SCREENWRITER SALARY: WHAT YOU CAN EXPECT

The answer to another question frequently asked by neophyte TV and screenwriters. Yes, there’s a bit of the dreaded overthink here, but what better way to be informed than to learn even more than you expected?

from Script Reader Pro

The goal of any aspiring screenwriter is to get paid for, well, writing. But what exactly does it take to be compensated for your work? What do you do once you’re offered money for a script? Is there even such a thing as a “screenwriter salary” in the first place?

The answer to these queries—as with most things in the entertainment world—can be rather complicated, but this post aims to shed some light on all these screenwriting money matters and more.

In this article you will learn:

  • Whether there’s such a thing as a screenwriter salary
  • All about your screenwriter salary as a non-WGA member
  • All about your screenwriter salary as a WGA member
  • What happens after a sale
  • If it’s ever okay to write for free
  • When you can quit your day job to just focus on writing

Without further delay, let’s dive on in.

Is there such a thing as a screenwriter salary?

 

We’ll be using terms like “screenwriter salary” and “TV writer salary” throughout this post but, in all honesty, they’re rather nebulous. The truth is, there’s no such thing as a fixed screenwriter salary—the kind you might expect to find in a more traditional industry such as, say, the medical or hospitality industry.

This is because rather than the fixed yearly salaries workers receive in traditional industries, screenwriters are paid on a freelance, ad-hoc basiscommon to most creative industries.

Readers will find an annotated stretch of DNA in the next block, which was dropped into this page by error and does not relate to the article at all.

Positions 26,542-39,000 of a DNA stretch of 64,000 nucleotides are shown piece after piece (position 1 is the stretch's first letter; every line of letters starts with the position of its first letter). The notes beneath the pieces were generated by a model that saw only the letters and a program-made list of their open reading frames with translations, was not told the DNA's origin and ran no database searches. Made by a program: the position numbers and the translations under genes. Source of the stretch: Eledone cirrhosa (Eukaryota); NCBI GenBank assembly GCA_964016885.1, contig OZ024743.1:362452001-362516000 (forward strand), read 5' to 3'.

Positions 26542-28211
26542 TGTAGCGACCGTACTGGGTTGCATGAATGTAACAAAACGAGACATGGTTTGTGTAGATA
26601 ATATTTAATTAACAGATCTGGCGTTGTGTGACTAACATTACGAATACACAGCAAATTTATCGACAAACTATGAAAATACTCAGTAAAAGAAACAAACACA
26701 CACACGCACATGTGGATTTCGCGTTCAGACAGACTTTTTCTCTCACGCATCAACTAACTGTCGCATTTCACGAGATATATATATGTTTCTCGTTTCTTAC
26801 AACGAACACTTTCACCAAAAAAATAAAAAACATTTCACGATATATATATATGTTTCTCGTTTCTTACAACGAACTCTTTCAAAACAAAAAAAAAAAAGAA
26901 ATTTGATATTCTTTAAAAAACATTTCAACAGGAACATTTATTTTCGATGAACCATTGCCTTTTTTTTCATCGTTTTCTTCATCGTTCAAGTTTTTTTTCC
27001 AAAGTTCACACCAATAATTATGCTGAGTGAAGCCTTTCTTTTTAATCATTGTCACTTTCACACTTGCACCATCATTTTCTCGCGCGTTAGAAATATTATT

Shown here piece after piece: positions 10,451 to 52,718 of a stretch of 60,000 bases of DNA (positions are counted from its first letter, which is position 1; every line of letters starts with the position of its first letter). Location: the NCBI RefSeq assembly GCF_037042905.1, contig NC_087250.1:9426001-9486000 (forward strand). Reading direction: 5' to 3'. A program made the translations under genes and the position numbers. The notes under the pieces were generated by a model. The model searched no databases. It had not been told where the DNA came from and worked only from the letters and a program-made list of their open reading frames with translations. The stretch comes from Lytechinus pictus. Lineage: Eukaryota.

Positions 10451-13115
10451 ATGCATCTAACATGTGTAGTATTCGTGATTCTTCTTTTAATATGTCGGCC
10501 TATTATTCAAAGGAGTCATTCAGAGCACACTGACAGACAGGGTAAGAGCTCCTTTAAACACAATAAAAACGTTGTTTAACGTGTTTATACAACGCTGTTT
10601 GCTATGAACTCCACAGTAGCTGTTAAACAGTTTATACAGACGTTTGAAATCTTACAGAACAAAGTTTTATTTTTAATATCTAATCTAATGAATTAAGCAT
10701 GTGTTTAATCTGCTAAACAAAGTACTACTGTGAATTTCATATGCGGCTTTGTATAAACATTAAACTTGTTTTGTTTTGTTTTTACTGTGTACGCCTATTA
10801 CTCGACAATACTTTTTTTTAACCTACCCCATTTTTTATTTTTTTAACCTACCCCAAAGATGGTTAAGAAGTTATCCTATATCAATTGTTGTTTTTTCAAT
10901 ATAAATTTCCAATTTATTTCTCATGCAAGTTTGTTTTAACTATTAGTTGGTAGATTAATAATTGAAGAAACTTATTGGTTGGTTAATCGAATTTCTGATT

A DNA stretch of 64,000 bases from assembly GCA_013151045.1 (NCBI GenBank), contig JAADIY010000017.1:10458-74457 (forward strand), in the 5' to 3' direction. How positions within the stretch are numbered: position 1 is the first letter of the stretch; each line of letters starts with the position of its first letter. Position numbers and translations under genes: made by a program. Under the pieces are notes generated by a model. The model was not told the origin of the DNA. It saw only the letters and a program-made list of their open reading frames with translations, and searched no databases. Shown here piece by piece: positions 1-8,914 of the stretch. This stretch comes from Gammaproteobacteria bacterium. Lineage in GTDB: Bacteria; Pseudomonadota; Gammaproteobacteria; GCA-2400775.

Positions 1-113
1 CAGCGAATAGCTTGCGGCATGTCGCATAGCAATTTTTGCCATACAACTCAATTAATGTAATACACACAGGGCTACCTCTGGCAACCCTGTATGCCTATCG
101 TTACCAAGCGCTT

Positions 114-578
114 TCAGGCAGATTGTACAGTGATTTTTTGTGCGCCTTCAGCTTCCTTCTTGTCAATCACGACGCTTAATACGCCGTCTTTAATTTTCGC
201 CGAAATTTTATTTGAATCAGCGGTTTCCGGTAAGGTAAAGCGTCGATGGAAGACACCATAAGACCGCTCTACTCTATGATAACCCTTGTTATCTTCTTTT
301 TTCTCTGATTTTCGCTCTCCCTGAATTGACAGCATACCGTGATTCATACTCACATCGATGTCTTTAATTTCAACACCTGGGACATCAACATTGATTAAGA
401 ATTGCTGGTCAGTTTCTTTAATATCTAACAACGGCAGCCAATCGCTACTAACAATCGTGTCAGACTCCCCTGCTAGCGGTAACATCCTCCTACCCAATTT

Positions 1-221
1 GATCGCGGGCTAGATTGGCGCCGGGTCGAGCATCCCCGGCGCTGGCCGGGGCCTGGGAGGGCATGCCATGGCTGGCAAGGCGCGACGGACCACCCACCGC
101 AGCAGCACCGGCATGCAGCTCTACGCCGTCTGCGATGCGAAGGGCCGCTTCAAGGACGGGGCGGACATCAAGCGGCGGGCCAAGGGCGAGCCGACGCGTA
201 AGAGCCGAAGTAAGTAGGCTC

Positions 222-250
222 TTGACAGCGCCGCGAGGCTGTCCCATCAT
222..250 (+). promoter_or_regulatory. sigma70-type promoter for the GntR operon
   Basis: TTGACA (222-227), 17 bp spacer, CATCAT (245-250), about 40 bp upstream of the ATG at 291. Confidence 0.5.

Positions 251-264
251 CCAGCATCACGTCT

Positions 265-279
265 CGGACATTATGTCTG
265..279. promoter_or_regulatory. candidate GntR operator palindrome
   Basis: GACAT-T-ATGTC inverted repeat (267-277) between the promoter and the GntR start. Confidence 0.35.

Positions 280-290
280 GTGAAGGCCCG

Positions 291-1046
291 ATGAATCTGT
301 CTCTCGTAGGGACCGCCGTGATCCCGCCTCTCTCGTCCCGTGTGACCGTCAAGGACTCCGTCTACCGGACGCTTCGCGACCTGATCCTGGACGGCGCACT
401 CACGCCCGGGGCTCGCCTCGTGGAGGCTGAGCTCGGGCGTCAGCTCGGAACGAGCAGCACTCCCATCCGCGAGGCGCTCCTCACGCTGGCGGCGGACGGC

Whether a screenwriter has zero credits or a hundred, they’re essentially in the same position: looking for the next paycheck. Granted, established screenwriters—whether they be A-list writers, such as Christopher Nolan, or successful independent writers, like Mike White—have a distinct advantage in the form of a track record….

Read it all at ScriptReaderPro.Com

Today is the last Day to get the PEOPLE’S PILOT 2018 Early Bird Discount!

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Like the headline says, Today, August 1st, 2018, is the last day for you to enter the World’s Most Beloved Interweb Writing Contest since the last World’s Most Beloved Interweb Writing Contest for 30% off the regular entry fee.

That’s write, e-media pilot-writing fans, this is your last shot of the season to enter at only 35 bucks a shot instead of $50. (Which isn’t all that much either – lunch in L.A. can easily cost that much for one hungry gourmand, but money is money, yeah?)

For those who’ve been in hiding, here are some PEOPLE’S PILOT highlights:

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PEOPLE’S PILOT’s official closing date is November 1st. Learn about that and more at our landing page, HERE

Have we told you lately that we love you? Well, PEOPLE’S PILOT 2018 is telling you now!

Is This THE Most Common Rookie TV Writing Mistake?

Although TV and film comedy writer-producer/playwright/baseball announcer extraordinaire Ken Levine’s funny and perceptive blog posts often show up in TVWriter™’s Writing & Showbiz NewsFeed, we haven’t featured him on this site for awhile.

But this one is just too, too, too right on important to let slip by:

A Common Rookie Writing Mistake
by Ken Levine

EXT. HOUSE — DAY

TWO DETECTIVES APPROACH A HOUSE. THEY RING THE BELL. THEY WAIT A MOMENT UNTIL A WOMAN ANSWERS.

WOMAN: Yes?

DETECTIVE 1: Are you Mrs. Hanson?

WOMAN: Yes. What’s this about?

DETECTIVE 1: I’m Detective Green. This is Detective Brown. We’re from the LAPD.

WOMAN: Oh.  Really?

DETECTIVE 1: Yes, ma’am.

WOMAN: Well… can I see some ID?

DETECTIVE 2: Yes, ma’am.

They both root around their pockets and pull out ID. She scans it.

WOMAN: Okay… I suppose.

DETECTIVE 2: You have a daughter named Mindy?

WOMAN: Yes.

DETECTIVE 1: Is she home?

WOMAN: No. What is this about?

DETECTIVE 2: You’re aware that a student was killed Wednesday night at the Westfield Mall?

WOMAN: Yes, it was horrible.

DETECTIVE 1: A tragedy, yes’ ma’am.

WOMAN: But what does Mindy have to do with it?

DETECTIVE 2: We think she might have a notebook that the victim gave her that might shed some light on just who did this.

WOMAN: Oh my.

DETECTIVE 1: Do you mind if we come in and take a look?

WOMAN: Now?

DETECTIVE 2: Yes, ma’am.

WOMAN:  Well, Mindy’s not home.

DETECTIVE 1:  That’s okay. Can we come in?

WOMAN: I don’t know.  Do you have a warrant?